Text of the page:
A Father’s Day gift

Today marks the second Father’s Day since my Dad died and the third since my stepfather died.  It has been a tough day

Something has seemed off.  I’ve been off.  Unsettled.  And uneasy.   I knew it didn’t have to do with any unfinished business with either man because each one’s death fully completed a distinct cycle and, as death does, birthed a new one.  I knew it didn’t have to do with missing Dad or missing Thoso.  Because, each walks quietly, gently with me every day.

No, the unsettledness, the dis-ease came more because I wasn’t seeing something clearly.  I just couldn’t figure out what.  Though I thought about it all day.  I thought about it at the gym, furiously stair mastering my self to the imaginary floor where I would see what they wanted me to see.  I thought about it as I made lunch, hoping that the answer would reveal itself in a chop here, a toss there.  I thought about it as I laid down for a nap.  Nothing.

Then I stopped thinking.  And, of course, immediately I saw.  The gift of this Father’s Day: Acceptance.

It’s a gift that came more through surrender than teaching.  Neither Dad nor Thoso lectured me.  Neither were the kind of men who relished–or even felt comfortable in–imparting life’s great lessons.   Or even its simplest ones.  I didn’t have the dad who teaches his son how to play catch or tie a tie.  I didn’t have the stepfather who teaches his adolescent stepson how to shave or drive a car.  When it came to the day-to-day elements of being a “dad”, neither man was up to the task.

And I resented that for many, many years.  I’d look at both men and wish I saw something different.  I’d wish for the dad on tv or the dads my friends had.

Gradually, at different times, I let go of that resentment and accepted the realities of the dads I had.  I quit wanting things neither could ever provide and accepted the lessons..buried deep, deep, deep below the layers of resentment, anger, sadness, and shame…that they could offer me.   Life lessons like worshipping the land on which we so briefly walk; trusting in a power far greater than any one individual human; and walking one’s own path instead of the one society so stubbornly insists on charting for you.

In other words, as my Sister so beautifully put it when she and I reflected on what our Dad offered us as a father:  accepting that what is given you is enough.  There is no need to look elsewhere.  Accept.  What you have.  For it has been given to you. At this moment. Because it is exactly what you need. In fact, it is all you need.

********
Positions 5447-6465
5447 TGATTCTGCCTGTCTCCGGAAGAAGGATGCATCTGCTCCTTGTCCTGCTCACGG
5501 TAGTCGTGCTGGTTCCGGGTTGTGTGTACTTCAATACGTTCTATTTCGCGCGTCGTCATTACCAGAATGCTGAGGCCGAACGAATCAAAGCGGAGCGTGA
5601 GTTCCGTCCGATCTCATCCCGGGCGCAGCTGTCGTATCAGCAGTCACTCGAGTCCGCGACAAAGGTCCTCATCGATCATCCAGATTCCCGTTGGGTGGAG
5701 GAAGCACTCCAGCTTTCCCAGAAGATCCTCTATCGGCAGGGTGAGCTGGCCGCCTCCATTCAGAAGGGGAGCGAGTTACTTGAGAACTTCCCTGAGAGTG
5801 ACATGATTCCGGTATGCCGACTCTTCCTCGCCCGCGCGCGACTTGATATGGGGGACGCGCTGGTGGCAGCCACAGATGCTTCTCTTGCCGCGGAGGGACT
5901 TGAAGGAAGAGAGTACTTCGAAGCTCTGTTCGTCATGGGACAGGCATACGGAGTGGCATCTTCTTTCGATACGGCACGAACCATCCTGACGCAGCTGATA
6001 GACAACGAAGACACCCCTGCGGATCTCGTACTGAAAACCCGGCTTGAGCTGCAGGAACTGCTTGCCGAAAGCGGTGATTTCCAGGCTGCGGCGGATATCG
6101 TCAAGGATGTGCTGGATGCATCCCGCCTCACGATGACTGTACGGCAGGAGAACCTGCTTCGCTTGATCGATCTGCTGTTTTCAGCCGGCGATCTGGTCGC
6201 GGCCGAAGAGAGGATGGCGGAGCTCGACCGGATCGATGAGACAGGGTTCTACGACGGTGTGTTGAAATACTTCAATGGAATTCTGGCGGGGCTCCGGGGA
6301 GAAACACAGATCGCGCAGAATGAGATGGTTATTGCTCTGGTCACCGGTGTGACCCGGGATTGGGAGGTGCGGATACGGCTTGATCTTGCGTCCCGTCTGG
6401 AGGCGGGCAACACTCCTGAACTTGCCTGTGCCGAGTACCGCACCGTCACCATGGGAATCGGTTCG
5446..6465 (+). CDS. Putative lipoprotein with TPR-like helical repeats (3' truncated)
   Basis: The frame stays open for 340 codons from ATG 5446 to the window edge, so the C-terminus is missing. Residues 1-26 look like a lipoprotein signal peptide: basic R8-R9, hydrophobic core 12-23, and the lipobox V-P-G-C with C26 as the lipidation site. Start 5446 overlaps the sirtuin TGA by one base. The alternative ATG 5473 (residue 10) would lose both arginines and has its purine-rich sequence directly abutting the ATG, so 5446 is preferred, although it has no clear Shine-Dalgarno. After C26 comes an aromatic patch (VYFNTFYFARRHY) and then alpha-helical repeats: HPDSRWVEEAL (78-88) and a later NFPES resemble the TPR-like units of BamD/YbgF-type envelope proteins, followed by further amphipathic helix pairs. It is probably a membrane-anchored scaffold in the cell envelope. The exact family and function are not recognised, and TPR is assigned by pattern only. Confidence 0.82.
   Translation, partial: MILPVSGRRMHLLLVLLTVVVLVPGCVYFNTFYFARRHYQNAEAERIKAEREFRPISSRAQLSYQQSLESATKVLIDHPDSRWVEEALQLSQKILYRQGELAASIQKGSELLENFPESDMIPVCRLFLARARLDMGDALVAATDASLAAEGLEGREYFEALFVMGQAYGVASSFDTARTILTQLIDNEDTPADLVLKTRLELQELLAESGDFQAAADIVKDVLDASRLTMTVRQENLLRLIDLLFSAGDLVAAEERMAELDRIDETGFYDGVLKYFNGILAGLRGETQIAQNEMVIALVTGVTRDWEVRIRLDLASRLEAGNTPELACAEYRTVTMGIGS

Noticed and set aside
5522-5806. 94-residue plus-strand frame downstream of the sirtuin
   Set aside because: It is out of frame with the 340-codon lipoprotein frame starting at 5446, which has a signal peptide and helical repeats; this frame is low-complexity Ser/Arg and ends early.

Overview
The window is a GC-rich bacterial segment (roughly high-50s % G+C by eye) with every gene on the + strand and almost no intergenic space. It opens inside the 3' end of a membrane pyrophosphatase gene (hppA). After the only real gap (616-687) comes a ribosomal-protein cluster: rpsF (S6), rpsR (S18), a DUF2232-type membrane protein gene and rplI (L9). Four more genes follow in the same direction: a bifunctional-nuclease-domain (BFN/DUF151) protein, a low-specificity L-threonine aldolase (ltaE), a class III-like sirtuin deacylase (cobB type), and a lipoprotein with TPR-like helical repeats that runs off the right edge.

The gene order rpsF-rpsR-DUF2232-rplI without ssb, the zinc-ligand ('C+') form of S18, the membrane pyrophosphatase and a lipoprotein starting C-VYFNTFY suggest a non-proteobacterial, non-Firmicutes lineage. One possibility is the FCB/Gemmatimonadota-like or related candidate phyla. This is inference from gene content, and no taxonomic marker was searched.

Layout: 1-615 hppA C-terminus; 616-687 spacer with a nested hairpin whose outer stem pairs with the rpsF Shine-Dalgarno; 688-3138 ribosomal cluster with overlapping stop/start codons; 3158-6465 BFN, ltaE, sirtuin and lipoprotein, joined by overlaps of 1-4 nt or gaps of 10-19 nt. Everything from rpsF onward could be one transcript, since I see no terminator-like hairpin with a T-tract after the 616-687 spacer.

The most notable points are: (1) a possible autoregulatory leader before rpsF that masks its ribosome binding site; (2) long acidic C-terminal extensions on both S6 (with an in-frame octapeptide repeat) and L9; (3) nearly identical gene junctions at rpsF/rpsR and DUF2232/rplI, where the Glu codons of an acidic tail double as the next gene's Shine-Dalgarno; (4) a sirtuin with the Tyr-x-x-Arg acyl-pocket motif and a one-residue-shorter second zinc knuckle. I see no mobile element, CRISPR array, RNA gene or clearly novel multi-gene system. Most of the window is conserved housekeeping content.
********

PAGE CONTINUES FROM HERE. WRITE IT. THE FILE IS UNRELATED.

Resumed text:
Certainly, acceptance is something I need now.  On every level, my life is awash in the waters of uncertainty.    My self.  My relationships.  My work.  My community.  Wave after wave keeps rolling in, lifting up and consuming the debris of illusions that are scattered on my life’s shoreline.  I know that as the tide rolls out, and it will, it will reveal a beautiful, pristine beach of truth.

But, I’m not there quite yet.  Rather I’m in that maddening betwixt and between place where it is too late to turn back but too early to see what’s next.  It is the space Rilke refers to when he gently suggests we “love the questions” because “the answers could not be given you now, because you would not be able to live them.”

Makes a helluva lot of sense on paper.  But. Damn.  Bringing those words to life in my life?  That hasn’t been easy.  Because we live in a society that blindly seeks answers, without even a moment’s pause to consider the questions themselves.  To dance with them.  To surrender to the fact that the questions often teach more, reveal more, than the answers.

Because we have forgotten how, because until an hour ago, I had forgotten how, to simply accept.  Things.  As.  They. Are.

It’s funny. As I type this, I am remembering that, like many a son, I never really knew what to get my Dad or stepfather on Father’s Day.  I’d buy them after shave, bad shirts, ties, and a host of other things that they didn’t really need.   Funny how life works that now that the days of buying them anything are forever gone, they have gifted me with exactly what I need.

That’s a father for you, huh?  Happy Father’s Day!

 

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One Response to A Father’s Day gift

  1. KT says:

    Very nice, Will. I love this: “I know that as the tide rolls out, and it will, it will reveal a beautiful, pristine beach of truth.”
    And I have come to accept your horrible punctuation. 🙂

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